I think dashboard is an overused, ill-defined word in many enterprises. As I was trying to create visibility into the success and challenges in our operations, I decided that I needed a dashboard (see blog on data). It sounds very simple. Everybody uses dashboards in business these days. Then I started to think about the origin of the dashboard and how that might help me create my own.
I had an AHA moment the other day. I shouldn’t have, really. What I’m about to reveal should have been painfully obvious. But, as the old saying goes, sometimes we can’t see the forest for the trees. I had been blinded by all the trees standing right in front of me and didn’t realize I was in the middle of a very large forest.
COVID-19 has brought the world to its knees! For most people in the world, daily life has been disrupted in an unprecedented way. Besides the awful toll on human life, job losses, business failures, etc. are now becoming more prevalent. The impact on the global economy has barely begun to be measured.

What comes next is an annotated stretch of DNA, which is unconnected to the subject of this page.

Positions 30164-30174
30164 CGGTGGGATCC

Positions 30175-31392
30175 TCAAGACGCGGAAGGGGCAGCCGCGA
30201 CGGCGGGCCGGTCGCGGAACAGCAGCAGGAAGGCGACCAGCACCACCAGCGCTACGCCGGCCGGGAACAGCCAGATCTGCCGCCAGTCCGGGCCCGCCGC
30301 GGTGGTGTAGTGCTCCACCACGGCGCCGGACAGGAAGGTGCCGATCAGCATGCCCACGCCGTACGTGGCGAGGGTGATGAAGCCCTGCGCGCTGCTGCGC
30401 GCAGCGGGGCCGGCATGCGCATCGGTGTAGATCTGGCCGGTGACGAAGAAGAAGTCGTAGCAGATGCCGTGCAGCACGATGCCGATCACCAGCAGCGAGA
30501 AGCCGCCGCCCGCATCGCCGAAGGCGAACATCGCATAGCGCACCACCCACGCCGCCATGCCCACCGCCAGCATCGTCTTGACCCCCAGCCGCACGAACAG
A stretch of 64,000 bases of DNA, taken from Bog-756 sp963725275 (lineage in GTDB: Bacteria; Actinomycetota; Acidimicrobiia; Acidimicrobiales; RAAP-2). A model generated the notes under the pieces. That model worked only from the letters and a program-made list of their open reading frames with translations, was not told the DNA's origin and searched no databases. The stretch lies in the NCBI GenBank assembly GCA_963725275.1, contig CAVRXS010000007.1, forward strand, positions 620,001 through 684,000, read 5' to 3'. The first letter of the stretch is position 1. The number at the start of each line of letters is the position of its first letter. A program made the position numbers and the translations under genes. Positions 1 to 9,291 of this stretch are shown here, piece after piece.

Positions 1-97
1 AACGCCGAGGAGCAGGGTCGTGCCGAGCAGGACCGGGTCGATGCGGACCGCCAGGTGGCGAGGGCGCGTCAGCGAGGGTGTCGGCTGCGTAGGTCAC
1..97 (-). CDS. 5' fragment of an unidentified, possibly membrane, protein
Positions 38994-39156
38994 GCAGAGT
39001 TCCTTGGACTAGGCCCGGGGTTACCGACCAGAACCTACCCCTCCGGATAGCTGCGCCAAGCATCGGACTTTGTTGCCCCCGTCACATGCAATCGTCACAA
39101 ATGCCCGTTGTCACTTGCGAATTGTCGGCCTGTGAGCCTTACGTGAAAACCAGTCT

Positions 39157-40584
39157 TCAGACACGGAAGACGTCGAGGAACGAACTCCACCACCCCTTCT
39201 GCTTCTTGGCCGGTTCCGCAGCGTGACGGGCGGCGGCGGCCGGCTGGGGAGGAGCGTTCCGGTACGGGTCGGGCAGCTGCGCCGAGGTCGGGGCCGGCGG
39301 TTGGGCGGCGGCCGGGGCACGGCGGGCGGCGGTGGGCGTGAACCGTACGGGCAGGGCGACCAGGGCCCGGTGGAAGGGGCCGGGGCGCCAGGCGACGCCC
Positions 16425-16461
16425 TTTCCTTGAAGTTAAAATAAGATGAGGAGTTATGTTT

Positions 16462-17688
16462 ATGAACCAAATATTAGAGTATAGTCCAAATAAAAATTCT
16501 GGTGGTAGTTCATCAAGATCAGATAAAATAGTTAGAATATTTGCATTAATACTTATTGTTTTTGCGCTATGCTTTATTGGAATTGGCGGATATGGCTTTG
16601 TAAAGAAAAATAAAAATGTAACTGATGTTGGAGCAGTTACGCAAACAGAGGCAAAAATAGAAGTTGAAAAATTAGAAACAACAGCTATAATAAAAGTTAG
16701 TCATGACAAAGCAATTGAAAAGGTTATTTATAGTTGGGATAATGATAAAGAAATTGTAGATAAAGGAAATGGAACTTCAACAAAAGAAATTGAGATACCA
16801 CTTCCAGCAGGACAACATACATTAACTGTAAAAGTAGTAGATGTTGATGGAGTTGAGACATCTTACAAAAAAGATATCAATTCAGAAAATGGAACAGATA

As a business or technology leader, you’re probably aware of the supposed virtues of “design thinking” these days. In my unofficial metric, it may soon surpass “digital transformation” or even “agile transformation” as the business strategy du jour.
In most businesses, the one common but fundamental skill that is much needed, yet mostly lacking, is the skill of Problem Solving. Where this becomes rather apparent is within those companies pursuing a continuous improvement journey. It isn’t a stretch to say that all continuous improvement tools/practices are built around some form of problem solving. Ironically, many of these companies have devoted time and resources to the task of training their associates but pervasive success is elusive.
Two Illinois companies are working together to provide consumers with an exceptionally useful product. Technical Publication Associates (TPA) from Morton, Illinois and Plano Synergy (Plano) from Plano, Illinois are working together for the benefit of the consumer. Plano manufactures molded plastic cases to hold and protect a variety of sporting and/or hunting goods. TPA develops simple, yet effective, consumer instructions on how to use a product. “Our two companies working together has resulted in a high-quality product (Plano) with simple, effective instructions (TPA) on how our gun case can be customized, used, and maintained”, says John Whalen, Plano Engineer.